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Using mobile phones as placed resources for literacy learning in a remote Indigenous community in Australia

journal contribution
posted on 2012-07-01, 00:00 authored by Glenn AuldGlenn Auld, I Snyder, M Henderson
Despite massive funding from the Australian government, the literacy achievement of Australian Indigenous children remains significantly lower than for non-Indigenous. With the aim of identifying innovative ways to improve Indigenous children's literacy achievement, this study explored the social practices surrounding everyday mobile phone use by Indigenous people in a remote Australian community. Informed by the notion of ‘placed resources’, which highlights the understanding that digital literacies are best considered as resources situated by social practices that have local effect, the study surveyed 95 people living in a remote Indigenous community about their mobile phone practices. The study also examined a video of a literacy event between a mother and her child around the use of a mobile phone. The findings revealed the strong relational aspects of phone use in remote communities. Integral to the concept of placed resources is a respect for the practices communities find important as they adopt artefacts for their everyday communication.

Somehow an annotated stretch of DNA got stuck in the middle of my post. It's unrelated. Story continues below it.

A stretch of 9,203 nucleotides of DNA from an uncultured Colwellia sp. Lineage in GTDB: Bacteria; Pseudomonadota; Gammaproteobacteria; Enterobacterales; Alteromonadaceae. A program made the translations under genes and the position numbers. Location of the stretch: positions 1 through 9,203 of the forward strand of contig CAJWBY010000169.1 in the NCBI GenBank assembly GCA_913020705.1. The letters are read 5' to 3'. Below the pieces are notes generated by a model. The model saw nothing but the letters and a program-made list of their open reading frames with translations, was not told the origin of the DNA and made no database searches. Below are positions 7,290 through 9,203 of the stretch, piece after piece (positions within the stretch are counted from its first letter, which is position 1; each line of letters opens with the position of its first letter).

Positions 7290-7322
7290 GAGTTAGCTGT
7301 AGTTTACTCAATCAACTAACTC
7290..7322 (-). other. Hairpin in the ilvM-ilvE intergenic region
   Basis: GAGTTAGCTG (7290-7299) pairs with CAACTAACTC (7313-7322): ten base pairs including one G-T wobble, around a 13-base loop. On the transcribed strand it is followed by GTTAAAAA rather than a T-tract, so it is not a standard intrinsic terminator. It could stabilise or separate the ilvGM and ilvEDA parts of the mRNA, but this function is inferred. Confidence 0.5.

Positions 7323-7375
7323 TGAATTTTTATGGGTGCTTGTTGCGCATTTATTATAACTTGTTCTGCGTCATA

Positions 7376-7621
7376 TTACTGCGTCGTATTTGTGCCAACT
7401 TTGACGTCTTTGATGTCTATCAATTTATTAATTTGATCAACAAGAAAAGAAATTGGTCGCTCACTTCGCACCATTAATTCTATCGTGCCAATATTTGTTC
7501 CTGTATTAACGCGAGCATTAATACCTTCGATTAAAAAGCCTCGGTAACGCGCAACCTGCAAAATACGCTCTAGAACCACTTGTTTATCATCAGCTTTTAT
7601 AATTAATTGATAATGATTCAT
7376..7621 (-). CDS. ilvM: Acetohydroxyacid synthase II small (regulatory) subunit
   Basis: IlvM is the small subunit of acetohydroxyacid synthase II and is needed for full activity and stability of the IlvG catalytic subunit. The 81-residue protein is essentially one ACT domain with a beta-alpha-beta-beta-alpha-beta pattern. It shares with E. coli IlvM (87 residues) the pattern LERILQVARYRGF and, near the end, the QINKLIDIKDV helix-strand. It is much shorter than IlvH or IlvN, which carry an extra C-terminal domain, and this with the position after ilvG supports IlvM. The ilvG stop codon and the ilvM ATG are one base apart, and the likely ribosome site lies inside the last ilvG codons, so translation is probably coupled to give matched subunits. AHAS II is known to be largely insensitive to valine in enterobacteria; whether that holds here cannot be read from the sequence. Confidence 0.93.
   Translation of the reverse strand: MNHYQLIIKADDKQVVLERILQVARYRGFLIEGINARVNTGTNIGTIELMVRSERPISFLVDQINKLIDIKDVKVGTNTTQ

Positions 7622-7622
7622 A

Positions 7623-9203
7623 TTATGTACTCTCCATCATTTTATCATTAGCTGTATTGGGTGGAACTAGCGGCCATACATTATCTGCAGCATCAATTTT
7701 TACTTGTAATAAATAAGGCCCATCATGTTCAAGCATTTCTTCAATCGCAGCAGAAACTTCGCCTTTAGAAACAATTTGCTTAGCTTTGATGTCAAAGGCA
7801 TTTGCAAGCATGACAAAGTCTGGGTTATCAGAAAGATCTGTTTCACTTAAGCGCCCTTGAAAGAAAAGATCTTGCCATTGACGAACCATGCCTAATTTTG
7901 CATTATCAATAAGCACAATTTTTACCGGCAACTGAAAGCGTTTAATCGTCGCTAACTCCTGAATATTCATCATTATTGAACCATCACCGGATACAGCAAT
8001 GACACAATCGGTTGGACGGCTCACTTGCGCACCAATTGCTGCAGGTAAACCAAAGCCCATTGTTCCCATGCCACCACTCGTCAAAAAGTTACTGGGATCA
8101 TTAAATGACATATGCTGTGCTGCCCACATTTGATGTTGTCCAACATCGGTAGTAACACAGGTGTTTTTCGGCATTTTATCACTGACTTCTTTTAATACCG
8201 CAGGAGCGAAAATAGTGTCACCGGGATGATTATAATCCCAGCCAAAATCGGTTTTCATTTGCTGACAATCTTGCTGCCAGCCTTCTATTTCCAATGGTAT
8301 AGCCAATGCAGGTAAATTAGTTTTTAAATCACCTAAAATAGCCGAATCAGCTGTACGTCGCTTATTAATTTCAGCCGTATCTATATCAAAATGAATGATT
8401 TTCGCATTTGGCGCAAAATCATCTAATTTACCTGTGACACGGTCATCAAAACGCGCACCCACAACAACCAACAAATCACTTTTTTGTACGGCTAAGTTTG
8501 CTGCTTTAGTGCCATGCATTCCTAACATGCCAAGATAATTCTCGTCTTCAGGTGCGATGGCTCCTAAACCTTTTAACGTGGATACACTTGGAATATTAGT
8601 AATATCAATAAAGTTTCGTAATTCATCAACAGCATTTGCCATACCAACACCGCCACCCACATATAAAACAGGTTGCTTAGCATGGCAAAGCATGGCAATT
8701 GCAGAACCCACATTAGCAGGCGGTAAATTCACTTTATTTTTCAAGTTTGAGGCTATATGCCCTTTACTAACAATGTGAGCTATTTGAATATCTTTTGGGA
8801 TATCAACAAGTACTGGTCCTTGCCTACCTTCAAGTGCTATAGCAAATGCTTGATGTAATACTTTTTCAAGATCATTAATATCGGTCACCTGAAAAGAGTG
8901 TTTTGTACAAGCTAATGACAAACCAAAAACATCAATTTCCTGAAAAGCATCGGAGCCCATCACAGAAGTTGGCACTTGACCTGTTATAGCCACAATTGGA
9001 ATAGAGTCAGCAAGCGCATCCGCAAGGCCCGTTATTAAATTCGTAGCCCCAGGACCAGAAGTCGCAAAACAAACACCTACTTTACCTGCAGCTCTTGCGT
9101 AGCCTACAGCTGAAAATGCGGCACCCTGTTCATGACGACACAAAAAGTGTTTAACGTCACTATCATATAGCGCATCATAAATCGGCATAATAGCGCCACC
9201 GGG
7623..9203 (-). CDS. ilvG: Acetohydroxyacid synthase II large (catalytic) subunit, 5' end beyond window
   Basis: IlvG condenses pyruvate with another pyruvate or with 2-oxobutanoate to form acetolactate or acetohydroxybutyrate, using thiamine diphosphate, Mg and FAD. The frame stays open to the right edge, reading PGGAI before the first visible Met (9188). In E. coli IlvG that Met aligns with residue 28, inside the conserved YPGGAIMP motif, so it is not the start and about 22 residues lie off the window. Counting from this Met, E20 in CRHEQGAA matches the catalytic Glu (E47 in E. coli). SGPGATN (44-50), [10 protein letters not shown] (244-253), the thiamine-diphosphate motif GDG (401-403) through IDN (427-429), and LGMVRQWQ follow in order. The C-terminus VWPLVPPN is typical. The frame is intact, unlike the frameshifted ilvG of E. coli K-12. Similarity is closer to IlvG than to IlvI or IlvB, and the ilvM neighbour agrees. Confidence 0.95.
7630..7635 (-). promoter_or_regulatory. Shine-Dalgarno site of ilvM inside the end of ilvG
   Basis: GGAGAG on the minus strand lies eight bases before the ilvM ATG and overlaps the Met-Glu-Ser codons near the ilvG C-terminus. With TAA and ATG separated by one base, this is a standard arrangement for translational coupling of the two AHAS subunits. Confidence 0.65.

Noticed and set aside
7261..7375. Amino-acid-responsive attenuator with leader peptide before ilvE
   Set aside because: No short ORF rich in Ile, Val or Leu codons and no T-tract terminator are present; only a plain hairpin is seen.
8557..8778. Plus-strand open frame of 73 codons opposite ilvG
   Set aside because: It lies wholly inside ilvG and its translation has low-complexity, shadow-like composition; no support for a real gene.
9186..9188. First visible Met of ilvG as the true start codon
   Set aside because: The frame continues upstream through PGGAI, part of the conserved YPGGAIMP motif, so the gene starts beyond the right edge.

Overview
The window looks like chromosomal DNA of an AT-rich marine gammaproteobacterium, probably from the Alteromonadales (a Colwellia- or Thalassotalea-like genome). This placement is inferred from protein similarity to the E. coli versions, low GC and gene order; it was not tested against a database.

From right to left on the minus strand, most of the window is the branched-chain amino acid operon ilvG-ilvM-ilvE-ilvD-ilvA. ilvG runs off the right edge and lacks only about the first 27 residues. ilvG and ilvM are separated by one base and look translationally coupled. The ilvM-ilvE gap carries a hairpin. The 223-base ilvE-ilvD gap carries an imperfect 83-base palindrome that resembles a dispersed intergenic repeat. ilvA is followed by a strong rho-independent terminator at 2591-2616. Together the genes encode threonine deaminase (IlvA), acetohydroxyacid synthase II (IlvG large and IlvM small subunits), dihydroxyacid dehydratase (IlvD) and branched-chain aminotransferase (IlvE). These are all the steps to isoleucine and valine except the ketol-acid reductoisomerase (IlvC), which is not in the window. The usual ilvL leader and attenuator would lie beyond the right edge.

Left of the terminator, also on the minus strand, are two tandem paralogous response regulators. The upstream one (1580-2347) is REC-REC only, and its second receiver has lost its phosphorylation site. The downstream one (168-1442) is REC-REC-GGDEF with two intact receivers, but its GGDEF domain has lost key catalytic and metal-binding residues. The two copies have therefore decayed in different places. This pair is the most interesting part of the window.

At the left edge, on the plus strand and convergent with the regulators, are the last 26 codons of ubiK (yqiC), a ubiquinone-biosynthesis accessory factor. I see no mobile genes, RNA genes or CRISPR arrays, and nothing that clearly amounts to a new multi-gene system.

History

Journal

Language and education

Volume

26

Issue

4

Season

Special Issue : Digital literacies

Pagination

279 - 296

Publisher

Routledge

Location

Abingdon, England

ISSN

0950-0782

eISSN

1747-7581

Indigenous content

This research output may contain the names and images of Aboriginal and Torres Strait Islander people now deceased. We apologise for any distress that may occur.

Language

eng

Publication classification

C1 Refereed article in a scholarly journal

Copyright notice

2012, Taylor & Francis